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A Balanced Yoga Sequence to Lotus Pose

First, a shameless plug: Registration for my 2018 Teaching Trainings is live! If you want to move your practice and teaching forward, this training is the place to do it!

QUESTION
I struggle with tight hips and I want to learn Lotus Posture (Padmasana). Can you suggest a sequence that will help me open my hips and do Lotus Pose?

ANSWER
There’s a common mistake many of us make when trying to grow a Lotus: We focus too much on stretching the outer hips and forget to open the other muscle groups that make up the hip joint. Don’t get me wrong: the outer hips usually need plenty of help. But, the key to freedom and balance in your hips is working with all the muscle groups that affect the joint, not just your bum. The following sequence will make your hips be happier and healthier — and, if anything is going to help you sit in Lotus, it’s this practice.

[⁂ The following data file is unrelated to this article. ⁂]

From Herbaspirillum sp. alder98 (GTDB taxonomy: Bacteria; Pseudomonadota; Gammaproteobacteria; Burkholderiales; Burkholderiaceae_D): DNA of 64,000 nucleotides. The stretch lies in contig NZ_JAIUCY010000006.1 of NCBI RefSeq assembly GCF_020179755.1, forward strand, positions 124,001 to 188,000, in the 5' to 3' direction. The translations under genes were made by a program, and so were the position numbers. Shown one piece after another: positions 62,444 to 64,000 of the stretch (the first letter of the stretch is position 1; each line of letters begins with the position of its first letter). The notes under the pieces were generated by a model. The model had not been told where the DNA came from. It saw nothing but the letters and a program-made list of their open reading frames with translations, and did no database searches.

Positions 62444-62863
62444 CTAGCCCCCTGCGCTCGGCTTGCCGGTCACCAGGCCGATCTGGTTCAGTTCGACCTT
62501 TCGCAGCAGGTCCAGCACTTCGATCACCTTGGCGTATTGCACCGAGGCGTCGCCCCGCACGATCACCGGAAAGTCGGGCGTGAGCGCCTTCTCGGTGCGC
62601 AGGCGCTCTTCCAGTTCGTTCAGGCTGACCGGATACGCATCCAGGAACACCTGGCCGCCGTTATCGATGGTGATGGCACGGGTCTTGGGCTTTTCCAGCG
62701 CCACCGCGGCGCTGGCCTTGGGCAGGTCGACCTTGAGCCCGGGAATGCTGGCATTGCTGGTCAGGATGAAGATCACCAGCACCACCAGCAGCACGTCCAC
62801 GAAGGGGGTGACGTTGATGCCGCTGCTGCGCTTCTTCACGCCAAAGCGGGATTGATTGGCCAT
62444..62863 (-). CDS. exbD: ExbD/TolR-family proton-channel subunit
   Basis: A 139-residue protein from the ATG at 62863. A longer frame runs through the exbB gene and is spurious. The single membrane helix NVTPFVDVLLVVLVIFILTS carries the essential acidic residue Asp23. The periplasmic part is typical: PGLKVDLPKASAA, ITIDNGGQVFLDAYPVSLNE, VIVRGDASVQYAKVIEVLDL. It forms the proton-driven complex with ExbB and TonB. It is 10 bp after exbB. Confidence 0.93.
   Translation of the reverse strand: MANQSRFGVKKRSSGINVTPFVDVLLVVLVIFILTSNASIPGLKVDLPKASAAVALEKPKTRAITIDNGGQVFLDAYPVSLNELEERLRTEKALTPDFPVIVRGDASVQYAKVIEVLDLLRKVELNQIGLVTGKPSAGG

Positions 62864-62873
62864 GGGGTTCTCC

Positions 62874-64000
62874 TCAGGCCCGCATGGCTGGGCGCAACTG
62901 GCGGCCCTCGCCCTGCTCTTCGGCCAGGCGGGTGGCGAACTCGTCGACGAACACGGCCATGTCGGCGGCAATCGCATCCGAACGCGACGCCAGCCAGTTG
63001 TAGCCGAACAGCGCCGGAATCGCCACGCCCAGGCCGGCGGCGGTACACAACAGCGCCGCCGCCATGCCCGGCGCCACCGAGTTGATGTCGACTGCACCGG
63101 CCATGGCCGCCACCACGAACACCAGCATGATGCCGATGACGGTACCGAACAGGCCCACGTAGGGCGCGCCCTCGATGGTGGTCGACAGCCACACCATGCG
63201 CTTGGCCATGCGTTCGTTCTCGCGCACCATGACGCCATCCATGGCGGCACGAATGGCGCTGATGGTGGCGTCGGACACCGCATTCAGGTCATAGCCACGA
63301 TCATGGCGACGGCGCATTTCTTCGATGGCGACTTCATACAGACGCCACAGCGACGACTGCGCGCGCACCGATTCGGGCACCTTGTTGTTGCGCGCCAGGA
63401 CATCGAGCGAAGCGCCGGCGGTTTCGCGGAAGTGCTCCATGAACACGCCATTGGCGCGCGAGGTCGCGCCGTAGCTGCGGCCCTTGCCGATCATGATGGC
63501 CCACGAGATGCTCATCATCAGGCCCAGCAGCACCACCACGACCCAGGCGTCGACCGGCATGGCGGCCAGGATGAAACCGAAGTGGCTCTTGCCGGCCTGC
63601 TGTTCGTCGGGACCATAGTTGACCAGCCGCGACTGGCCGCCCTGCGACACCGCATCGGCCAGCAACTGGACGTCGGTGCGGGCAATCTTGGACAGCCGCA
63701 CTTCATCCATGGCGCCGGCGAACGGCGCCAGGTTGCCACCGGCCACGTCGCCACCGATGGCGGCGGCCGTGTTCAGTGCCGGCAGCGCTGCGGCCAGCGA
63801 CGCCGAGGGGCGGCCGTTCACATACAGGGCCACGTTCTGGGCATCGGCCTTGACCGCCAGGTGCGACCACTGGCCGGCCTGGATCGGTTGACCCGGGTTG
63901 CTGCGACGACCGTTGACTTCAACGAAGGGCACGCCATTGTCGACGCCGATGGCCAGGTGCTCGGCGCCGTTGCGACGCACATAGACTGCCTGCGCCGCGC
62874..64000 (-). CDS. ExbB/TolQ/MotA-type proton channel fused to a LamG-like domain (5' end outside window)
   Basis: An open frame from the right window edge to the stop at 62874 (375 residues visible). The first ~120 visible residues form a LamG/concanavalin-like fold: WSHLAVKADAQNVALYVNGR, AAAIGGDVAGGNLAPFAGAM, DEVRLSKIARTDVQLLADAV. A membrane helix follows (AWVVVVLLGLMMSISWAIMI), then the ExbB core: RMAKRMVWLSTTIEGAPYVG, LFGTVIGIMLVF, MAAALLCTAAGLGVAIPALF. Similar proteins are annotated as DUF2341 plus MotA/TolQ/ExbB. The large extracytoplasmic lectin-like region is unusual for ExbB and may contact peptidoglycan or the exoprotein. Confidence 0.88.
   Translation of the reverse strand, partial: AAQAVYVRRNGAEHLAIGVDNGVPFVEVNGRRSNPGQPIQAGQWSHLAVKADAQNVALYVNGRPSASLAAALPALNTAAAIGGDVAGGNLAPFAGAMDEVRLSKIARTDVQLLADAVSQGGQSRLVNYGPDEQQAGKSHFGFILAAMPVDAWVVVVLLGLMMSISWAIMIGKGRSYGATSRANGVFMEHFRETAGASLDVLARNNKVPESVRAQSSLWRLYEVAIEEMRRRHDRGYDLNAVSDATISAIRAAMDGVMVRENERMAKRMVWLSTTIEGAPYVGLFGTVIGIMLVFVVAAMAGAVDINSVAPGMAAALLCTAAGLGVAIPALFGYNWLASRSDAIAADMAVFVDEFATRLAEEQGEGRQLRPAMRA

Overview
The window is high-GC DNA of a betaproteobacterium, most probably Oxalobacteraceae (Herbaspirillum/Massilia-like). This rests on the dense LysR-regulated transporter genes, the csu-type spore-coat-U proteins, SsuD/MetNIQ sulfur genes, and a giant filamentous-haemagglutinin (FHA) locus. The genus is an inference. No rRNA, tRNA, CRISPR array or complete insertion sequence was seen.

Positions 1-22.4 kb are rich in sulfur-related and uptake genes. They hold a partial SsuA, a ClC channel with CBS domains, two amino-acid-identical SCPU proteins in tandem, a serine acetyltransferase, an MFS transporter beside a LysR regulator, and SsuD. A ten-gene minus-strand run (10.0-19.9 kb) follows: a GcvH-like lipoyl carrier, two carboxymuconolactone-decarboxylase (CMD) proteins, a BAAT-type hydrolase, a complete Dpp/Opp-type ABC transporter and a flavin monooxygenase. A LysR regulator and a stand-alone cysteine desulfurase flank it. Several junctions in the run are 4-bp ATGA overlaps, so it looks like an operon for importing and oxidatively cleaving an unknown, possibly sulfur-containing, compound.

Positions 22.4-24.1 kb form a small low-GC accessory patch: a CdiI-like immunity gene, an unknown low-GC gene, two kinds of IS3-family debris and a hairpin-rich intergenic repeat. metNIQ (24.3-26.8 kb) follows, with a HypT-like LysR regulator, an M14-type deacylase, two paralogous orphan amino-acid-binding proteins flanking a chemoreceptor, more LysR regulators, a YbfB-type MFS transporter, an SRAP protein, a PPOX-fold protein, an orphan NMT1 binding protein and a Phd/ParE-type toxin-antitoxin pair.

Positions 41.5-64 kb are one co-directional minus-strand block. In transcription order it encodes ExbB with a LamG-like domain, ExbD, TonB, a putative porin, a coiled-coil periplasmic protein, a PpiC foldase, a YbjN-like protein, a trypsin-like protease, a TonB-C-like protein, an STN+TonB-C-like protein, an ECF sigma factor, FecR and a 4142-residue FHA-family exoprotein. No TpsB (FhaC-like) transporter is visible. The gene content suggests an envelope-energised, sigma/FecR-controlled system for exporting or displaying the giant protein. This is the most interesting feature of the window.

THE ESSENTIAL ANATOMY

There are a couple of things to understand about your hips in order to approach them skillfully in your practice. First, your hip joint (coxal joint) is a ball and socket. This is simple enough, but it has big implications. It means that your hip joint is 360 degrees and has muscles around the entire circumference that produce motion in the joint. In order to create a balanced hip opening sequence you need to address all of these muscle groups. Be sure to target each of the following muscular compartments:

Hip Flexors

These muscles cross over the front of your hip joint and flex the hip.